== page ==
Flashback Friday – back in 2017 when I knew that I was moving back to Hawai’i and bringing my family with me – I had two plans and didn’t know which one would be better. The first was to move to Honolulu, find a job, find an apartment or house, and get ready to pay the quality of life tax. The second one was to move to Hilo, use the proceeds from the sale of my antique store in Oregon to buy a piece of land near the volcano, and then to live a sort of Hawaiian Mosquito Coast adventure…ultimately, I decided on Honolulu as being the best decision for the good of my family….but even after all the eruptions and hurricanes of the past year – there’s a part of me that wishes I had chose Kurtistown. Here’s what I wrote back then:
It’s Father’s Day and I have to admit – this was one hell of a present to myself. Alright, actually, it is happenstance – I didn’t plan this as a Father’s Day gift – I wasn’t thinking about Father’s Day at all – but I was doing my damndest to be the best father I can.
I’m waking up and sitting in a big comfy bed with lots of feather pillows around me. I’ve brewed a cup of coffee and I’ve got a view right out my window and off the lanai of Hilo Bay as the Hawai’ian sun brings the silhouete of the Big Island to life. Happy Father’s Day!
The picture above actually shows where I’m sitting in bed. The Grand Naniloa Double Tree by Hilton in Hilo, Hawaii.These past few years I’ve been living in Reedsport, Oregon. I was a bit surprised when I was driving up to find that the bay on the back side of this hotel is called Reed’s Bay. That Reed fella got around. I’m not here on a vacation – at least that wasn’t my intention, but it did sort of work out that way.
I came here to look at a property south of here in Kurtistown. Sitting in Oregon, I wasn’t at all sure that I would be able to accomplish the 5-day mission I set out upon – land a job, secure a house or apartment on Oahu, and rediscover the lay of the land in Hawai’i. So, I had a backup plan. If, when I got to Oahu, it was just too expensive, too crowded, too much to bring my wife and little girl to – if there was no home for us on Oahu – I was going to purchase (perhaps) a remote cabin in the rainforest – a very real mega-fixer-upper on a beautiful piece of land – and I was going to move us there. The owner was willing to carry the loan, I had just enough for a down payment, and I’d figure out a way to make it work…that was the plan. So, before I left Oregon I booked three days on Oahu and a weekend trip to Hilo where I used my new Hilton Honors Amex to book two nights in the Grand Nani Loa and got a great package deal on a car.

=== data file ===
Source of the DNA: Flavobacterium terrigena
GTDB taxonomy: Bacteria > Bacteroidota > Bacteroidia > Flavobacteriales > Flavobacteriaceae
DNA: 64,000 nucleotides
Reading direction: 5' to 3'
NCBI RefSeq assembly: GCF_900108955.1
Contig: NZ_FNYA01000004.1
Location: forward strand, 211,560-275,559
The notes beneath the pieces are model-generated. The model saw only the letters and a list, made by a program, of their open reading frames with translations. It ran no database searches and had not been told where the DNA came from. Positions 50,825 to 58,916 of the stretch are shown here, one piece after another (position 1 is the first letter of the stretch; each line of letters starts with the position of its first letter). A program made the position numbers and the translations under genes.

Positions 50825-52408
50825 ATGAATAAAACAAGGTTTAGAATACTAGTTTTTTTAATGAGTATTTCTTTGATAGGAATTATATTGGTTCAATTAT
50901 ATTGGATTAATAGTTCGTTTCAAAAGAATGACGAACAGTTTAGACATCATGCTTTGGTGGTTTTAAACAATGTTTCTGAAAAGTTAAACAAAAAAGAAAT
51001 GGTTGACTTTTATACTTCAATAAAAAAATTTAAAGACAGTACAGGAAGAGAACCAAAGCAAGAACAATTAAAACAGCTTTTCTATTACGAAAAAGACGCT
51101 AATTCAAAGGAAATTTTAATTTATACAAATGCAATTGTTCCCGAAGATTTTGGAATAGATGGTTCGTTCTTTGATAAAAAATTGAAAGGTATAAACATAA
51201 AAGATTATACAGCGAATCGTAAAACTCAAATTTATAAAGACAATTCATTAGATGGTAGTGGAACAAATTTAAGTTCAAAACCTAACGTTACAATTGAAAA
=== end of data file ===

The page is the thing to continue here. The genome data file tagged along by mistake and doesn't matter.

Thankfully, Oahu welcomed me home with open arms. I got the job, I found a home and secured it, and by the time I flew to the Big Island on Friday – my work-family-mission in Hawai’i had already been accomplished. Still, there was a part of me that loved the idea of pulling a Mosquito Coast (Paul Theroux moves his family to a remote tropical jungle situation) and building a life in the jungles of Hawai’i. So, I arranged to tour it with the realtor at his earliest convenience and since he wasn’t available until Sunday morning – I got directions from the owner and drove out some serious country roads as soon as I got off the plane.
I loved the property. Pineapples, coconuts, bananas, haliconias, big ohia trees, wide grassy fields. It was actually the type of property I dream about living on – except for the mosquitos. And except for the house. The house was a disaster. It was livable – but to be honest, I’ve lived in huts, tents, and cars that were less grody. It had some very real structural issues as well. Plus, it was so far out and off the grid that there was no way I could move my wife and daughter there. Not just because of my responsibility, but because once she saw it – my wife would have revolted. The only way to move her there would have been in manacles and frankly, even if that was my style, I’m pretty sure it still wouldn’t have worked.
So, I cancelled the showing, let the owner know that it wasn’t going to happen…and set about rediscovering Hilo and a bit of the surrounding areas…from the posh comfort of my posh hotel room – when I checked in – the universe rewarded me for thinking about my wife and child by getting me an upgraded room…which, by the way, is why it always pays to be kind and understanding when your room isn’t ready and you are ready to check in…
Kamehameha the Great was the first king of the United Kingdom of the Hawaiian Islands. His actual name was Kalani Pai’ea Wohi o Kaleikini Keali’ikui Kamehameha o ‘Iolani i Kaiwikapu kau’i Ka Liholiho K’nui’kea – which history has shortened to Kamehameha the Great. There are multiple large impressive statues of King Kamehameha which each have interesting histories. The original was created by a sculptor in Italy which explains why King Kamehameha is standing like a Roman general and has vaguely Italian features…it was commissioned by King David Kalakaua to celebrate the 100th anniversary of Captain Cook’s arrival in Hawai’i – an event which probably would not have been celebrated had Kalakaua known he would be the last king of the islands and he would be overthrown by the missionaries who followed – but he had no way of knowing that and so he ordered the statue and had it shipped around South America – where it sank. But wily King Kalakaua had insured it and so another was cast – but by the time it arrived, the first had been recovered and sent ahead. So there were two – one went up at Iolani Palace and the other went up near the birthplace of Kamehameha. But the photo below is neither of those.
This statue was commissioned by a resort on Kauai that seemed unaware that King Kamuali’i of Kauai was never conquered by Kamehameha – in fact, Kamehameha never set foot on Kauai. It was a politcal unification, not a military one – so the people of Kauai have strong feelings about a statue of Kamehameha being erected on their island – and made a big stink about it – which resulted in this beautiful statue being sent to Hilo – a place where Kamehameha was loved and revered. There is also a statue of Kamehameha in Washington DC which was in the hall of heroes next to Father Damien (Hawaii’s only saint) – each state has two heroes there…and Kamehameha was in the shadows until Barack Obama became President of the United States – at that point – it was emancipated and moved to Emancipation Hall. A much better spot.